The program is pretty much all over the timescape, with Franz Joseph Haydn’s Piano Trio No. 43 in C Major, Hob. XV: 27 (1797), Johannes Brahms’ Quintet for Strings, No. 2 in G-Major, Opus 111 “Prater” (1890); Elliott Carter’s Elegy for Viola & Piano (1943) and John Harbison’s Piano Quintet (1981). Those attending the 1 p.m. concert will hear everything but the Brahms.
In various combinations, the program will be performed by Jonathan Moerschel on viola, Amy Schwartz Moretti on violin, Paul Huang on violin, Warren Jones as principal pianist and Robert and Mercedes Eichholz Chair in piano, Ani Aznavoorian as principal cellist and Richard Yongjae O’Neill and principal violist.
Haydn (1732-1809) wrote 45 piano trios. All of them are worth a listen, at least once, but more than half of them are unique master works. Charles Rosen calls Haydn’s trios “along with the Mozart concertos the most brilliant piano works before Beethoven.” This one is part of a set of three, written in 1797 and dedicated to Theresa Jansen (Bartolozzi). With two unrelated trios written in the same year, they are Haydn’s last essays in the form.
Brahms (1833-97) wrote this quintet in 1890, convinced all the while that it would be his last work, that he was composed out and moribund. He was neither, though his health did take a turn for the worse a year or so later, and he lived only seven years after composing the quintet. For me, in any case, Brahms’ chamber music is the real real Brahms, and this quintet is a perfect example of what I’m talking about.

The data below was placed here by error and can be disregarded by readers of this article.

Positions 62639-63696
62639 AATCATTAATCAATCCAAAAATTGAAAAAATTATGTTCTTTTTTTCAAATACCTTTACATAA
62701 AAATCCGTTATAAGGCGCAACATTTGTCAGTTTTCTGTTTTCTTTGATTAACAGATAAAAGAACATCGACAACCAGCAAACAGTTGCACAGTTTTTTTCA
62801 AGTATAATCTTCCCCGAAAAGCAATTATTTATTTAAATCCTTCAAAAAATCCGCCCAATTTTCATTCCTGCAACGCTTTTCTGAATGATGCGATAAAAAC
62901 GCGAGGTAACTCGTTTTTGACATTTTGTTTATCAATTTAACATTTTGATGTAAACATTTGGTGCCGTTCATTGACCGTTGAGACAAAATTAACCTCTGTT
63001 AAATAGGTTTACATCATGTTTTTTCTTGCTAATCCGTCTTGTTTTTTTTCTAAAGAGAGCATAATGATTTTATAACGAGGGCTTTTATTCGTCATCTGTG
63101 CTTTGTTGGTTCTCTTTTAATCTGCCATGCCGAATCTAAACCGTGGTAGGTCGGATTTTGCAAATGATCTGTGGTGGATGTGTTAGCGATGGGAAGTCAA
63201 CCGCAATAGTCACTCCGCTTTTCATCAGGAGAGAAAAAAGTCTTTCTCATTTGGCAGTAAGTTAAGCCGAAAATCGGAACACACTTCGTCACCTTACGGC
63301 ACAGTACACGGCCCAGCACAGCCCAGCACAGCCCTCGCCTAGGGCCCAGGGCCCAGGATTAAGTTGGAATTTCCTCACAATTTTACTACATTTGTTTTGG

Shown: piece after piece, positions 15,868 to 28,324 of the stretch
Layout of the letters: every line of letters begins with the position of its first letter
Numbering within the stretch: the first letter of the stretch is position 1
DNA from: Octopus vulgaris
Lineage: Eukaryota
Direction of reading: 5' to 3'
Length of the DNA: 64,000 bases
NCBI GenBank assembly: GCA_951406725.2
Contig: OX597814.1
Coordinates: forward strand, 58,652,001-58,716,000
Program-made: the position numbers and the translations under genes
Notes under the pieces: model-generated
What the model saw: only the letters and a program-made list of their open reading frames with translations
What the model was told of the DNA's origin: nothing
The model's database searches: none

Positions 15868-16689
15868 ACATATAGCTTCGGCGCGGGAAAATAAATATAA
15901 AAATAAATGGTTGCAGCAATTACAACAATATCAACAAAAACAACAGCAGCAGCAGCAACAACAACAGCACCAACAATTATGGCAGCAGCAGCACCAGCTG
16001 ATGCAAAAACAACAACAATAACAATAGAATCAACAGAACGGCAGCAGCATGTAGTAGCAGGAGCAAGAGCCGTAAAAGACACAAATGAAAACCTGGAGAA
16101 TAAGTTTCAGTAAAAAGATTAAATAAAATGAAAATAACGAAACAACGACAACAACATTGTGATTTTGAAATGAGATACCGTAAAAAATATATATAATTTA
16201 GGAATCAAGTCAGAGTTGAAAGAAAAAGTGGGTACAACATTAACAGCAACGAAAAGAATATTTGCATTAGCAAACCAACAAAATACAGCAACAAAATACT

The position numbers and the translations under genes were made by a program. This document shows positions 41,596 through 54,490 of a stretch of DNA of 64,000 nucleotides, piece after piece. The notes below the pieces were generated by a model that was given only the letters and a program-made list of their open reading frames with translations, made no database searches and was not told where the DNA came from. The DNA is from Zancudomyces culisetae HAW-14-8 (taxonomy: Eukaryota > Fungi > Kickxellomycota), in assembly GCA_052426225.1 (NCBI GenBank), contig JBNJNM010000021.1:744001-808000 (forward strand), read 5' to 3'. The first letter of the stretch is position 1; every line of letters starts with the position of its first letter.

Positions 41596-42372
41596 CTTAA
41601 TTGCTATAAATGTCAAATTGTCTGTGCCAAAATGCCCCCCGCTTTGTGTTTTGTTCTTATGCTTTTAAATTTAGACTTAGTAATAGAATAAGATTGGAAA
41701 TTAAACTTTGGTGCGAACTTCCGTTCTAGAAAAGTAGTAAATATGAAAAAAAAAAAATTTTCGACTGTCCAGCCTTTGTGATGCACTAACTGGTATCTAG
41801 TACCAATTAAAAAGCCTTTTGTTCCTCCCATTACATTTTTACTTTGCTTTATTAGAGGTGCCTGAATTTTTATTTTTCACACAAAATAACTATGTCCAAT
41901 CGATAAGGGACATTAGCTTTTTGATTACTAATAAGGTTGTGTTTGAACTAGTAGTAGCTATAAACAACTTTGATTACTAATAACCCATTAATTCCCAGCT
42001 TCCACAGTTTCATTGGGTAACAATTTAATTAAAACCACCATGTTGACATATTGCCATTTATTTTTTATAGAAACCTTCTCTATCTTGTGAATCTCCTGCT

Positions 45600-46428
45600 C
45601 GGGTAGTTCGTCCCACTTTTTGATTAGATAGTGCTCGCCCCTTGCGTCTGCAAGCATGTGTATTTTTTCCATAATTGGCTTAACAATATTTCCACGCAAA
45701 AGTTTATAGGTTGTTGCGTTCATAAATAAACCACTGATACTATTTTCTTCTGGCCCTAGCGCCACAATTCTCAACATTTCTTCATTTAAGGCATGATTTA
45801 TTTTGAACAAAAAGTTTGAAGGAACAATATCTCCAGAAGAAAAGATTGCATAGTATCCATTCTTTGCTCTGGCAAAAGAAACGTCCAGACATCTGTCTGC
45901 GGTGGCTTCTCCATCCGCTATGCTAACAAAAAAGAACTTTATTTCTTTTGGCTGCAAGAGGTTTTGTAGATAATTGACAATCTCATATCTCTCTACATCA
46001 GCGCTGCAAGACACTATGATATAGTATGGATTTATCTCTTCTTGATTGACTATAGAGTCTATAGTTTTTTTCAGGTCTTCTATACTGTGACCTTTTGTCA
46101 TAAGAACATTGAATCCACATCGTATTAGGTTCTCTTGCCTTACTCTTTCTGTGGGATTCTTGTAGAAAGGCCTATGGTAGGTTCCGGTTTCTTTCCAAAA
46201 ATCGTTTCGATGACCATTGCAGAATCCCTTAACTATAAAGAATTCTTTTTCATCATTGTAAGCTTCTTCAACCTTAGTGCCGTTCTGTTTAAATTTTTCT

The Carter Elegy is certainly an appropriate in memoriam of the composer, who died in 2012, having lived a richly productive — and historically event-filled — 104 years. The piece exists in several versions (for cello and piano, string quartet, etc.). It was composed in 1943, and like most of the American music I have heard from that year, it is of a somber mood, with an undertow of defiance. Again: a very suitable hommage to the departed master.
I have not heard the Harbison yet, but I have heard with pleasure a wind quintet he wrote two years earlier. I do not number him among the contemporary composers (b. 1938) who never take me someplace I would like to go. Sometimes, I like where he takes me very much. I suspect the Piano Quintet is one of those times.
For tickets and other concert information, click here or call Camerata Pacifica at 805.884.8410.